Free speech in Venezuela: A chronology of a conflict
By Asdrubal Aguiar, El Universal
May 3 was the date not only to celebrate fundamental principles of the free press but also to evaluate the conditions of this right in the world, defend the independence of the media and pay homage to the journalists that have lost their lives for their profession. This date is a good occasion to inform the citizens about the threats against the freedom of speech and remind them of the tens of countries in the world where publications are censored, fined, suspended or they just have no right to be printed. In these countries, journalists, directors and editors-in-chief are threatened, attacked, arrested and even murdered.
For this reason, we all must be committed to the defense and strengthening of the right of free speech, and not only our own but also that or the other, even if they oppose us. The World Press Freedom Day, established by the Unesco, was conceived by group of journalists in a 1991 meeting in Windhoek, Namibia, where they agreed on the rules for free press in Africa.
09.27.99. President Hugo Chávez accuses Andrés Mata, editor of El Universal, of being "against the new constitution, against the Bolivarian revolution and against the majority of the Venezuelan people." Mata had criticized the articles about the faithful information and its control by the government.
11.29.99. The Military Intelligence Division searches the Guadalupana radio station, operated by the Archbishopric of Coro, Falcón state, and taped the station's programs, arguing that it was against the constituent process.
12.30.99. Chávez imposes unidirectional information by forcing all radio and television stations to broadcast his show "Hello, President!" every Sunday. He starts his aggressions against journalists and editors, exciting violence against them and asking the people no to buy the papers or listen to radio stations "of counter-revolution." Up to 2003, the president has launched 622 of these mandatory messages for a total of 492 hours.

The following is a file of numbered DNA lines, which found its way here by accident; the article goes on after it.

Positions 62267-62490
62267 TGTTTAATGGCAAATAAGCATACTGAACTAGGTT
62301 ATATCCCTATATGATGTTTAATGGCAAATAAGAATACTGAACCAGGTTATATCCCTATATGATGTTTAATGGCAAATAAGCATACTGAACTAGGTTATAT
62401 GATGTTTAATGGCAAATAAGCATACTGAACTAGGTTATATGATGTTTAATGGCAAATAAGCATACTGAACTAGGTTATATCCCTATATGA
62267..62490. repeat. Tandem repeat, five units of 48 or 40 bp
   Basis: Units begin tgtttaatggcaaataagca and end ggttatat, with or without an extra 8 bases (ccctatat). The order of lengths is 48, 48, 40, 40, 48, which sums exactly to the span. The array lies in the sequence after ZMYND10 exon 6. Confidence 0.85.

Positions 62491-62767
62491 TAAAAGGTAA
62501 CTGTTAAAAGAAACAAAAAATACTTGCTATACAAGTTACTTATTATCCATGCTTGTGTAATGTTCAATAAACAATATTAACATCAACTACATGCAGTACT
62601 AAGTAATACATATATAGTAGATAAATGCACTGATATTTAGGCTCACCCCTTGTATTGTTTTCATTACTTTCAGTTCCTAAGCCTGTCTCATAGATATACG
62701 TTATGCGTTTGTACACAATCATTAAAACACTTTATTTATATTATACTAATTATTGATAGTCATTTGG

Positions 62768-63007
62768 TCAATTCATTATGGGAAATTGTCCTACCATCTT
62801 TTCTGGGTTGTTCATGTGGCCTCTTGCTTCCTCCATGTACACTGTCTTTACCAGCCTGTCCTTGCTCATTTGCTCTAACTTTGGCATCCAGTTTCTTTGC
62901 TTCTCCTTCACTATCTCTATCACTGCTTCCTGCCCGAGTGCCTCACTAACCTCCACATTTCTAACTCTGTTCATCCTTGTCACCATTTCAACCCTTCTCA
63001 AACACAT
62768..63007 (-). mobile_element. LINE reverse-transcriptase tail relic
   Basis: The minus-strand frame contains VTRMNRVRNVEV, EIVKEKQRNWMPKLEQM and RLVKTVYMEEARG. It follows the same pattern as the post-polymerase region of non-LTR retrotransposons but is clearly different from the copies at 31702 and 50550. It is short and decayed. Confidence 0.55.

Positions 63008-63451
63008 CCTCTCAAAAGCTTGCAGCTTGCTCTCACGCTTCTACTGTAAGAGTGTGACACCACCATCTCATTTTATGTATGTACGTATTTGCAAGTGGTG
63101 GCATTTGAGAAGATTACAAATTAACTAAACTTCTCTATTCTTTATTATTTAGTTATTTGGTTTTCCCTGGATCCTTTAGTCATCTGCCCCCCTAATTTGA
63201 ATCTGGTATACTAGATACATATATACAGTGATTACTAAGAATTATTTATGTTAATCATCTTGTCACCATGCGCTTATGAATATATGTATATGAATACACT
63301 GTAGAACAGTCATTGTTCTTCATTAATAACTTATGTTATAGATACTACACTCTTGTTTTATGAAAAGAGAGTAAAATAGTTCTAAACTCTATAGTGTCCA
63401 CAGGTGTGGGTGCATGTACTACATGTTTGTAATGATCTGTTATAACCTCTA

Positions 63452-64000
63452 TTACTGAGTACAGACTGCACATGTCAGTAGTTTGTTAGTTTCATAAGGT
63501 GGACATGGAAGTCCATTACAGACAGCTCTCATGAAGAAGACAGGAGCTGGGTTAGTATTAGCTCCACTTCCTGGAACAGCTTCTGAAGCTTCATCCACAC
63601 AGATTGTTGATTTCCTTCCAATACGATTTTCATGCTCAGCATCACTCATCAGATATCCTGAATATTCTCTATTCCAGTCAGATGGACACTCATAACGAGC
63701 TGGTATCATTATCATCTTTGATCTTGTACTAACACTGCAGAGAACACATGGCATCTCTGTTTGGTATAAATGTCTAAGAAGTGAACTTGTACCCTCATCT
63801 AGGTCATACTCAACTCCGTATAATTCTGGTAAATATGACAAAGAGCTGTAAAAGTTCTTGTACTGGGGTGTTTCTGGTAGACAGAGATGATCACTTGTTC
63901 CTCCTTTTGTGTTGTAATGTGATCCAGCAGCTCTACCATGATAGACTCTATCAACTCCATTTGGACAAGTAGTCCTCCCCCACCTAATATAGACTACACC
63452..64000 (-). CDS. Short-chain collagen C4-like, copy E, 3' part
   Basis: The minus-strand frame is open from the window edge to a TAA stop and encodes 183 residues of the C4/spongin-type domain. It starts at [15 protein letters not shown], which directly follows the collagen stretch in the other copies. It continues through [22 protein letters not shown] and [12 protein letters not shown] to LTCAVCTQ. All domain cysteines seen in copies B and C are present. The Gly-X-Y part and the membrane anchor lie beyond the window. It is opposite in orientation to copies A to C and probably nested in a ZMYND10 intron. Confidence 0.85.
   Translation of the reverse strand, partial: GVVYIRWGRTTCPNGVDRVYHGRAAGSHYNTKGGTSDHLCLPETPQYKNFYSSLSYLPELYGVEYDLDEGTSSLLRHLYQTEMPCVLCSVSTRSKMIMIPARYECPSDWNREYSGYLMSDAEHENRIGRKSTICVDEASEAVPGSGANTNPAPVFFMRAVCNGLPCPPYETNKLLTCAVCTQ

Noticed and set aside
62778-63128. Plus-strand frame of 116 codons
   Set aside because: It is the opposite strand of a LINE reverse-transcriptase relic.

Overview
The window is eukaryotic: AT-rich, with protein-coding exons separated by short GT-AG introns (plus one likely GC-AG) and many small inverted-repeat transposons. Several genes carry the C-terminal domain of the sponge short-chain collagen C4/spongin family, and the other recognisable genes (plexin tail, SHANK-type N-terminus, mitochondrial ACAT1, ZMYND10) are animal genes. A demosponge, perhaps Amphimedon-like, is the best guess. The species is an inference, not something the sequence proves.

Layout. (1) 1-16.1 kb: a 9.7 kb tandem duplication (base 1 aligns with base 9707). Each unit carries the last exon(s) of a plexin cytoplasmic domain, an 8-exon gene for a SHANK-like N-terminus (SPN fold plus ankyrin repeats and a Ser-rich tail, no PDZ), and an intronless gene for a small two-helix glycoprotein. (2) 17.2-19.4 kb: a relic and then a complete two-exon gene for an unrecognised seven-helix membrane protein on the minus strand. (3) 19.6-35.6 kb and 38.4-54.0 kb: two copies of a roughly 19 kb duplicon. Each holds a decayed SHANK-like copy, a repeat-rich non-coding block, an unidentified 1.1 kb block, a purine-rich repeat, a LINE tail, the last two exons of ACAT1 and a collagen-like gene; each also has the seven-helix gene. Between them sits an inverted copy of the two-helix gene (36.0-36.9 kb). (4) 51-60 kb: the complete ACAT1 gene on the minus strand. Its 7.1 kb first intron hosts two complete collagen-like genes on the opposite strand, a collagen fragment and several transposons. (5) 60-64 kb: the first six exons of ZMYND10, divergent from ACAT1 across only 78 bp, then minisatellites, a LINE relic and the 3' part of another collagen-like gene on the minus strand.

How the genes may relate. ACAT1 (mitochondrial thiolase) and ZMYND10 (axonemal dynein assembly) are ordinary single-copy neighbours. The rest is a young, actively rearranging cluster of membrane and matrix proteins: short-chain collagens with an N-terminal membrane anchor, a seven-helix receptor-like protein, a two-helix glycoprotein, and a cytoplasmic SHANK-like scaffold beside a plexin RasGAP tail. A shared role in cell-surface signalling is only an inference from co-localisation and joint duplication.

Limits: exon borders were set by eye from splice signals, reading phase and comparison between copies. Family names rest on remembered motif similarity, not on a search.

04.01.00. Together with the Cuban Ambassador in Venezuela, the president attacks El Universal for publishing a photograph showing a popular meeting in the Brión square, in the eastern neighborhood of Chacaíto, in protest for the "cubanization" of Venezuela.
04.17.00. The governor of Apure state signs a decree ordering to arrest all the citizens that go against the idea of faithful information.
06.01.00. The Law of Telecommunications authorizes the government to suspend radio and television programs according to its interests.
08.07.00. Tried for information published in his paper, the editor of La Razón, Pablo López Ulacio, leaves Venezuela.
06.12.01. The Constitutional Chamber of the Supreme Tribunal of Justice issues a sentence restricting the freedom of speech and information.
09.13.01. Chávez announces the mobilization of the people against the communication media. A "popular tribunal" then condemns a number of journalists.
09.14.01. The National Telecommunications Commission opens an administrative investigation against Vale TV, the Church's television channel, and orders the intelligence police to follow the Archbishop of Caracas.